EU canola demand in doubt over biodiesel

Europe has been a strong customer of Canadian canola, but there are concerns over slumping biodiesel demand

The European Union should continue to be a top customer for Canadian canola despite slumping biodiesel demand in that market, says a leading oilseed analyst.

“On paper, the demand is there for quite large import volumes,” said Siegfried Falk, co-editor of Oil World.

The EU has been Canada’s salvation at a time when sales to China have been severely restricted.

Through the first seven months of 2019-20 the EU has purchased 1.23 million tonnes of Canadian canola, making it the top buyer of the commodity ahead of Japan’s 1.22 million tonnes and China’s 795,300 tonnes.

Imported Canadian canola is used for the production of biodiesel in the EU. Sales into that market have been strong due to a dismal EU rapeseed harvest.

The sudden surge in business to the EU came at an opportune time when sales to China are down 71 percent due to an export ban on product from Viterra and Richardson International.

But there are concerns that the EU market could soften due to slumping biodiesel production caused by reduced fuel consumption related to COVID-19 travel restrictions.

IHS Markit reports that rush hour traffic trackers in cities like Milan, Madrid and Paris have fallen by up to 80 percent compared to average levels.

The firm is forecasting an eight percent reduction in biodiesel production to 13.7 million tonnes in 2020.

Consumption is expected to fall two million tonnes to 14 million tonnes from 16 million tonnes in 2019.

“In a world without the coronavirus, biodiesel demand was set to rise by 12 percent to 17.8 million tonnes,” stated the analytics firm in a recent article.

IHS Markit believes plant-based biodiesel will be particularly hard hit, with production falling to a six-year low of less than 10 million tonnes.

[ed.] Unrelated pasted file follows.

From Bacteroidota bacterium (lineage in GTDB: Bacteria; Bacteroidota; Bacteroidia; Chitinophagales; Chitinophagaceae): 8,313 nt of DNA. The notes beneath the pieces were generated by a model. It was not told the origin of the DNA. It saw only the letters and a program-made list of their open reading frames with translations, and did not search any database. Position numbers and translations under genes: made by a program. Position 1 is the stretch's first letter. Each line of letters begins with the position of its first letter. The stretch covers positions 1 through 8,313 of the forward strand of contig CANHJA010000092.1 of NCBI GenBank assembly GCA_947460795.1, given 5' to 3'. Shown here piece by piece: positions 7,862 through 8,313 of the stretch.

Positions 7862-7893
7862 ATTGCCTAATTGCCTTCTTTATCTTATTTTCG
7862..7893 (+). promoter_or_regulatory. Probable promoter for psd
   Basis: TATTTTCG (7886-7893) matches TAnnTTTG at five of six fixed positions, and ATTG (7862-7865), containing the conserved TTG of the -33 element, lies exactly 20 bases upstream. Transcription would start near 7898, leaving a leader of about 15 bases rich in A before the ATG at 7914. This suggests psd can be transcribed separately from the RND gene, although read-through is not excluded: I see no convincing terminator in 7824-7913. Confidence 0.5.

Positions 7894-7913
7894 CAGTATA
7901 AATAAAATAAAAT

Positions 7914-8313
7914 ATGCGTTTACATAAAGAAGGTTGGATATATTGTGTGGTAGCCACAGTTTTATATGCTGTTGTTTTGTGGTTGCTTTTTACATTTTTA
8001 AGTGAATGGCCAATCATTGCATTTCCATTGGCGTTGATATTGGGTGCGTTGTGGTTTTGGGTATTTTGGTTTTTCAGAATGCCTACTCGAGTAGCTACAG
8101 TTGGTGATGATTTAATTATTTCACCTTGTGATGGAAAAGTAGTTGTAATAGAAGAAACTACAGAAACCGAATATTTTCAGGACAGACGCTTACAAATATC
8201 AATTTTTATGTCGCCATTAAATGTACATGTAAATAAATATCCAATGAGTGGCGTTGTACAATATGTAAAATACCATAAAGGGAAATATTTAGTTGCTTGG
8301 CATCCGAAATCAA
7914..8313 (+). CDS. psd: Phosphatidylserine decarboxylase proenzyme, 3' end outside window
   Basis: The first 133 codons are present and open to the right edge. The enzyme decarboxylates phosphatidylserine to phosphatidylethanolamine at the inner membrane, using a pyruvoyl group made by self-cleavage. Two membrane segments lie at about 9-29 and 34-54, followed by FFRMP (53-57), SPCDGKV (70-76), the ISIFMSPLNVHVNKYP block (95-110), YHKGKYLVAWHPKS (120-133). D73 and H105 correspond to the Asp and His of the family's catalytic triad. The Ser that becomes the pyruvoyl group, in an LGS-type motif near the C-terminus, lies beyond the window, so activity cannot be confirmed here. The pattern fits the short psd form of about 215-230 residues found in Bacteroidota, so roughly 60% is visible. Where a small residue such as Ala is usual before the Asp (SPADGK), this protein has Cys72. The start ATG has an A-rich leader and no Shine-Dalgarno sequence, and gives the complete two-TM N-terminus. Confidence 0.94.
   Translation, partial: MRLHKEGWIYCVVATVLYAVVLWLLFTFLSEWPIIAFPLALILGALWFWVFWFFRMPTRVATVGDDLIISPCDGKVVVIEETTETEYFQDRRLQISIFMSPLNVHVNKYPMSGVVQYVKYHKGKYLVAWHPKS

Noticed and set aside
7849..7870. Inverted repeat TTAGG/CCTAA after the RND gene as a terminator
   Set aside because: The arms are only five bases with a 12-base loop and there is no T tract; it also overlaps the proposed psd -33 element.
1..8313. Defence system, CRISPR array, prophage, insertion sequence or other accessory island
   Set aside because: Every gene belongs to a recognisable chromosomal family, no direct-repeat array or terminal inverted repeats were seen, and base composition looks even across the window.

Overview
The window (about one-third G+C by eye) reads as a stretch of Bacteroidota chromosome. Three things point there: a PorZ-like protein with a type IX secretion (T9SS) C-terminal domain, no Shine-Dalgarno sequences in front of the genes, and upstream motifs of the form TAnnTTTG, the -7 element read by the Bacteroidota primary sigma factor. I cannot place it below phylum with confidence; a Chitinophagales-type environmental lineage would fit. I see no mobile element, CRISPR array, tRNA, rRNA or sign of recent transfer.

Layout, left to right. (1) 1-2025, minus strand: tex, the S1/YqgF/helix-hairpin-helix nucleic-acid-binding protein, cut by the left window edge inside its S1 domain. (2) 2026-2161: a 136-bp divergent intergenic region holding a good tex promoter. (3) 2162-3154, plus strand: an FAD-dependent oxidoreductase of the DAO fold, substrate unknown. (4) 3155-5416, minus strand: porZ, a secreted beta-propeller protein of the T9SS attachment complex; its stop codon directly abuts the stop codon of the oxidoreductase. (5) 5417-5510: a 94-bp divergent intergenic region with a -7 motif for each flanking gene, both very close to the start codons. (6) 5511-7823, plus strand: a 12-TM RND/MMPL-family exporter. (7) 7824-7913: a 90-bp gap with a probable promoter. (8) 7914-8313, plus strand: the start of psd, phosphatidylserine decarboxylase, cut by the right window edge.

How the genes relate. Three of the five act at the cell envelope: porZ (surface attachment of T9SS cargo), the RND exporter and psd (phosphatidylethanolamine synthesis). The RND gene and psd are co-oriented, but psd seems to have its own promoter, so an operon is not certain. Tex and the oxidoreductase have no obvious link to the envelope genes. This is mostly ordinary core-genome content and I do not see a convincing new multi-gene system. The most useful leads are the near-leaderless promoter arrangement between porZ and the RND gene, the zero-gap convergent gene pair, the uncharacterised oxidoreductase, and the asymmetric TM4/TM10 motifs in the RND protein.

A similar situation is happening in the United States ethanol sector. Production has cratered to less than 500,000 barrels per day from pre-COVID-19 levels of more than double that amount.

That is dragging down U.S. corn prices as analysts are forecasting about a 500 million bushel drop in corn used for the production of ethanol.

Falk agreed that COVID-19 is having a profound impact on the biodiesel sector as movement restrictions curb fuel use in the EU, the U.S. and elsewhere.

Oil World is forecasting a 3.9 million tonne reduction in world biodiesel production in 2020. The impact of the pandemic started in March but will mainly be felt in April and May.

The other problem is that crude oil prices plummeted in March and early April, which made biodiesel uncompetitive in the energy market.

Key oil-producing nations have since agreed to cut global production by 10 to 20 percent, which should cause prices to rebound.

Falk said reduced biodiesel production has curbed rapeseed crushing in the EU far below pre-COVID-19 expectations.

“This is reflected in the price premium of European rapeseed versus Canadian canola, which has narrowed,” he said.

The premium needs to be larger to support the trade flow of Canadian canola to Europe.

However, he believes the reduced EU biodiesel demand is a temporary situation. He is hoping conditions normalize by May or June.

Falk also noted that the supply of an alternative biodiesel feedstock has been drastically reduced. Shipments of used cooking oil from Asia and Europe have decreased sharply as restaurants around the world have been closed due to COVID-19.

“The bottom line is it’s not a tremendous loss in actual rapeseed oil demand,” he said.

There is a temporary glut of the product but heading into 2021, he anticipates a shortfall of rapeseed oil.

The other piece of good news for Canadian canola growers is that EU rapeseed production will likely experience another down year.

Production fell 15 percent to 17 million tonnes last year. Oil World is forecasting a slight rebound to 17.3 million tonnes in 2020 if growing conditions remain favourable.

“The balance will stay tight,” said Falk.

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